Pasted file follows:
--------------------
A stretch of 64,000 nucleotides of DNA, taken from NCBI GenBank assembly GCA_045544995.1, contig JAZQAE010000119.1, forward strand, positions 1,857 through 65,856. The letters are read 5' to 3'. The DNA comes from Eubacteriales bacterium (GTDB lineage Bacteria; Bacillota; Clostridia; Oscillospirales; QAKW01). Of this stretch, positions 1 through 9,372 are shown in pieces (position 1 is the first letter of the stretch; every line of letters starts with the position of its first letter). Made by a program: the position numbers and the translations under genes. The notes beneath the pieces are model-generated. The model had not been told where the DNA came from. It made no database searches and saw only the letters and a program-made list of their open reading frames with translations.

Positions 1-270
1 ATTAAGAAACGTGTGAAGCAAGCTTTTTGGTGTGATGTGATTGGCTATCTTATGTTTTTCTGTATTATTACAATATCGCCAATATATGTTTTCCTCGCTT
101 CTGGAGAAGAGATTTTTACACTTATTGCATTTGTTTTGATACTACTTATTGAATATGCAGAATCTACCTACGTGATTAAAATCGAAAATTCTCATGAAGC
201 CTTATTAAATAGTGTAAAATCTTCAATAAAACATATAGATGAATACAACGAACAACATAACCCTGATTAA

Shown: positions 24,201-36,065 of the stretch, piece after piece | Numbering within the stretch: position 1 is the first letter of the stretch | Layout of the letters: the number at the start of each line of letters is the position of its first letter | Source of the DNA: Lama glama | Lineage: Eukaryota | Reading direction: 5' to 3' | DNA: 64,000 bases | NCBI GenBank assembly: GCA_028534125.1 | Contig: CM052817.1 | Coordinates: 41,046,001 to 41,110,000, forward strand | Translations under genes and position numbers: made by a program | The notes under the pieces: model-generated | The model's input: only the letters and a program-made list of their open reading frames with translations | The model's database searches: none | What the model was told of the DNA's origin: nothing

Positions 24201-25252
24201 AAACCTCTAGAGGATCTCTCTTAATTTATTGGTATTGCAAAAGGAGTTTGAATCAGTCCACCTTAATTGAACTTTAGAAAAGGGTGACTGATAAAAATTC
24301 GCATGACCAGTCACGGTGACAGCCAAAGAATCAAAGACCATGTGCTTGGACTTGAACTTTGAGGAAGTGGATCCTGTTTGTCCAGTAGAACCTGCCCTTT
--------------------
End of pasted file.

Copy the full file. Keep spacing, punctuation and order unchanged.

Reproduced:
A stretch of 64,000 nucleotides of DNA, taken from NCBI GenBank assembly GCA_045544995.1, contig JAZQAE010000119.1, forward strand, positions 1,857 through 65,856. The letters are read 5' to 3'. The DNA comes from Eubacteriales bacterium (GTDB lineage Bacteria; Bacillota; Clostridia; Oscillospirales; QAKW01). Of this stretch, positions 1 through 9,372 are shown in pieces (position 1 is the first letter of the stretch; every line of letters starts with the position of its first letter). Made by a program: the position numbers and the translations under genes. The notes beneath the pieces are model-generated. The model had not been told where the DNA came from. It made no database searches and saw only the letters and a program-made list of their open reading frames with translations.

Positions 1-270
1 ATTAAGAAACGTGTGAAGCAAGCTTTTTGGTGTGATGTGATTGGCTATCTTATGTTTTTCTGTATTATTACAATATCGCCAATATATGTTTTCCTCGCTT
101 CTGGAGAAGAGATTTTTACACTTATTGCATTTGTTTTGATACTACTTATTGAATATGCAGAATCTACCTACGTGATTAAAATCGAAAATTCTCATGAAGC
201 CTTATTAAATAGTGTAAAATCTTCAATAAAACATATAGATGAATACAACGAACAACATAACCCTGATTAA

Shown: positions 24,201-36,065 of the stretch, piece after piece | Numbering within the stretch: position 1 is the first letter of the stretch | Layout of the letters: the number at the start of each line of letters is the position of its first letter | Source of the DNA: Lama glama | Lineage: Eukaryota | Reading direction: 5' to 3' | DNA: 64,000 bases | NCBI GenBank assembly: GCA_028534125.1 | Contig: CM052817.1 | Coordinates: 41,046,001 to 41,110,000, forward strand | Translations under genes and position numbers: made by a program | The notes under the pieces: model-generated | The model's input: only the letters and a program-made list of their open reading frames with translations | The model's database searches: none | What the model was told of the DNA's origin: nothing

Positions 24201-25252
24201 AAACCTCTAGAGGATCTCTCTTAATTTATTGGTATTGCAAAAGGAGTTTGAATCAGTCCACCTTAATTGAACTTTAGAAAAGGGTGACTGATAAAAATTC
24301 GCATGACCAGTCACGGTGACAGCCAAAGAATCAAAGACCATGTGCTTGGACTTGAACTTTGAGGAAGTGGATCCTGTTTGTCCAGTAGAACCTGCCCTTT